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Our next meeting, which may or may not be the last meeting, W.. be Thursday, November 13, at 10 a.m. We will make a suintana etfort at that point to have the members here so they can be herr for our last project.

That concludes this morning's session. The committee is adjourna. [Whereupon, at 12:20 p.m., the subcommittee adjourned, to necos tene at 10 a.m., Thursday, November 20, 1975.)

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COPYRIGHT LAW REVISION

THURSDAY, NOVEMBER 20, 1975

HOUSE OF REPRESENTATIVES,
SUBCOMMITTEE Ox Courts, CIVIL LIBERTTES,

AND THE ADMINISTRATION OF JUSTICE
OF THE COMMITTEE ON THE JUDICIARY,

Washington, D.C. The subcommittee met, pursuant to notice, at 10:15 a.m., in room 2226, Rayburn House Office Building, Hon. Robert W. Kastenmeier [chairman of the subcommittee] presiding.

Present: Representatives Kastenmeier, Drinan, Pattison, and Wiggins.

Also present: Herbert Fuchs, counsel, and Thomas E. Mooney, associate counsel.

Jr. KASTENMEIER. The hearing will come to order. We have met this morning to hear further from Ms. Barbara Ringer, the Register of Copyrights, in what we hope will be the next to the last installment of her testimony and our Subcommittee's hearings on H.R. 2.223, the copyright law revision bill.

We have scheduled the next hearing and possibly the last hearing on Thursday, December 4.

So with that, Ms. Ringer, you may proceed where you left off some 2 or 3 weeks ago.

TESTIMONY OF BARBARA RINGER, REGISTER OF COPYRIGHTS

Resumed

Ms. Ringer. I will do so.

I must apologize for skipping over chapter 8 which would normally come next in the material I am presenting. It deals with section 111 on rights in sound recordings and the Danielson bill, which is the performance royalty provision of the bill. It is a difficult chapter, and I have been having some trouble with it. I have not finished it. Since it also ties in with an important issue under Section 301, in volving the Federal preemption of sound recordings fixed before February 15, 1972. I would rather like to present these two together in the interest of comprehensibility.

You have before you four chapters which I hope to be able to get through today. For reference, they are chapter 9 on the compulsory license section, 115; chapter 10 on the jukebox provision, section 116; chapter 11 on ownership and transfer of copyright, which is chapter 2 of the Bill; and chapter 14, on the manufacturing clause, chapter 6 of the bill.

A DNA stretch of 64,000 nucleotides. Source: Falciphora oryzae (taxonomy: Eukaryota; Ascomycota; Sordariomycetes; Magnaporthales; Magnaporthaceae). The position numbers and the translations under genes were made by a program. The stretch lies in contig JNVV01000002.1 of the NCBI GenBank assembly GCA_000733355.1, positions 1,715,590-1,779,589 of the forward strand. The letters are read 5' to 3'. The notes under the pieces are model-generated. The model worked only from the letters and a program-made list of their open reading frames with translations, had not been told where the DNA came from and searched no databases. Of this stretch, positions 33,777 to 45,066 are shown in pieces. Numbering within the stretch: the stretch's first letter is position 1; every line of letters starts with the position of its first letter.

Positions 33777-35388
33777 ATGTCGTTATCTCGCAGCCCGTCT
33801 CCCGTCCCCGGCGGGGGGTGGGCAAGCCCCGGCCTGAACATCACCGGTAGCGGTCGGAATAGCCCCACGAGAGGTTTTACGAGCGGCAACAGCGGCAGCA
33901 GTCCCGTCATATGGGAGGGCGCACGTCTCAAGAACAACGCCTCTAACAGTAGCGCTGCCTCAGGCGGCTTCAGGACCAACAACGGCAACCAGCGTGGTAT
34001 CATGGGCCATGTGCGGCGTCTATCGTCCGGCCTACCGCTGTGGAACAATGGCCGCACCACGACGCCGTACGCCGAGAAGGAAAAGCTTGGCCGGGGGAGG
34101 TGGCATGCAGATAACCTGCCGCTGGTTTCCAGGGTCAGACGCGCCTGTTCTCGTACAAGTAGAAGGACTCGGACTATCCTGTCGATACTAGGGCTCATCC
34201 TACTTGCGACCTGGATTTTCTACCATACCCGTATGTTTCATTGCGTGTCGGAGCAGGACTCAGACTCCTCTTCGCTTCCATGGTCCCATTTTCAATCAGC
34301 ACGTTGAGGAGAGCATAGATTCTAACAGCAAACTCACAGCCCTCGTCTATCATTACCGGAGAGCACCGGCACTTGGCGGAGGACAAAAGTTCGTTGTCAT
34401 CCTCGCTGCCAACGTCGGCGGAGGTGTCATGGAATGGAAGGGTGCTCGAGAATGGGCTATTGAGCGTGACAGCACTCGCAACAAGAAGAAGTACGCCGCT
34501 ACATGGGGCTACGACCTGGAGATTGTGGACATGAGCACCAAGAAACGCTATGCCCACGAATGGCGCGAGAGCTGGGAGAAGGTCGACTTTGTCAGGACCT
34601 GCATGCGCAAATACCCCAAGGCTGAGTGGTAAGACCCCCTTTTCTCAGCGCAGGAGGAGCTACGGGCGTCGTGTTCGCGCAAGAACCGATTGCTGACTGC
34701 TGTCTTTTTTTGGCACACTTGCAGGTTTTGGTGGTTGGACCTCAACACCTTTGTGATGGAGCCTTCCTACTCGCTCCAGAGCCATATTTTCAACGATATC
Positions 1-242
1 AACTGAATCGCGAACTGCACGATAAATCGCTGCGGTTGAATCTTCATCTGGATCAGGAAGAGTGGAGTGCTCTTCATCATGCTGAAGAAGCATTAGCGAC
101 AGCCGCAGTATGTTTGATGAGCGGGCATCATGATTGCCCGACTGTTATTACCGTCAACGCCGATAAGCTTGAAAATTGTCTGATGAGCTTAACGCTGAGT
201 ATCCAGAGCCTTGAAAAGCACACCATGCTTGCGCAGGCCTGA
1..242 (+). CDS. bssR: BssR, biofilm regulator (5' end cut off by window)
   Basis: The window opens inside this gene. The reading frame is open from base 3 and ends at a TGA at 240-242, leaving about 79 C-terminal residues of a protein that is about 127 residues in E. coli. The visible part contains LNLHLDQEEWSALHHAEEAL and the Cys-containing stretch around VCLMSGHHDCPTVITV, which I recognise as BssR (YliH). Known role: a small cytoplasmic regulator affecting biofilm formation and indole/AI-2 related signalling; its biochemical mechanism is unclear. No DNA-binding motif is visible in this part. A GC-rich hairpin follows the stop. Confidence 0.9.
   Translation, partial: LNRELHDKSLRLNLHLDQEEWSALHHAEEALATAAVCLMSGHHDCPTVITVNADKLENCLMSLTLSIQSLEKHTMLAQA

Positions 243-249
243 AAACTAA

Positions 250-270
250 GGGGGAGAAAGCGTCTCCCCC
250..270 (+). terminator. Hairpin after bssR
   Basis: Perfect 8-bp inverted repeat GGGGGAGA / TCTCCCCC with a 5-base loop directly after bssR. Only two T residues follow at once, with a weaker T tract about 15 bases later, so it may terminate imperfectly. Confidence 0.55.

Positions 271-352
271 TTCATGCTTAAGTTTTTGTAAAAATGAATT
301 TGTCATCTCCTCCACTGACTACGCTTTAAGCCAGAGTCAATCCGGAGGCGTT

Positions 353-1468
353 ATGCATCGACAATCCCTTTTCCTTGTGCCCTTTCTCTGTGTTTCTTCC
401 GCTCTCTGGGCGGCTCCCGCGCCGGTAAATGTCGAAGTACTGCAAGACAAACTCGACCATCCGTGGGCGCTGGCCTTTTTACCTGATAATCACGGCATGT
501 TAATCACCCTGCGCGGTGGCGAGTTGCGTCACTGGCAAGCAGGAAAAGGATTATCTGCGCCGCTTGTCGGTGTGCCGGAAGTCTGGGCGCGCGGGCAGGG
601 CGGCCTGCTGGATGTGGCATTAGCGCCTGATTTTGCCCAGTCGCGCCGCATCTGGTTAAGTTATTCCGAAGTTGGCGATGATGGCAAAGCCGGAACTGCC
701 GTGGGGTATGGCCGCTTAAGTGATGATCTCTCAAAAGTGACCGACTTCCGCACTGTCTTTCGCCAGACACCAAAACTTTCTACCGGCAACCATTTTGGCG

57-786—76—pt. 8

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Starting with chapter 9 dealing with what is known familiar'a the mechanical royalty," I think we can identify five questions .. I will try to address in order. The first is whether or not to me the compulsory license for the making of sound recording ata.

Second is an intriguing question involving the availability of!" compulsory license under the copyright law with respect to mus* 2 used by the so-called record pirates or tape duplicators.

Third is the basis of the royalty and the procedural provision section 115.

Fourth is the basis of the royalty rate, which can be charart-t: as a percentage or a flat rate.

And, finally, the all-important question of the amount of the royalty.

Starting with chapter 9, I would like to read bits and pinas, I have been doing, and I will try to identify the page for the sain of the reporter as I go along.

The first issue is. Should the basic compulsory licensing no established in the 1909 act to govern the manufacture and distri/* : of phonorecords of music, be retained ! ind at some length in ta chapter I have traced the legislative history of section 115. This is the bulk of the chapter, pages 3 to 21, and let me try to summarize! contents of that very briefly, if I can.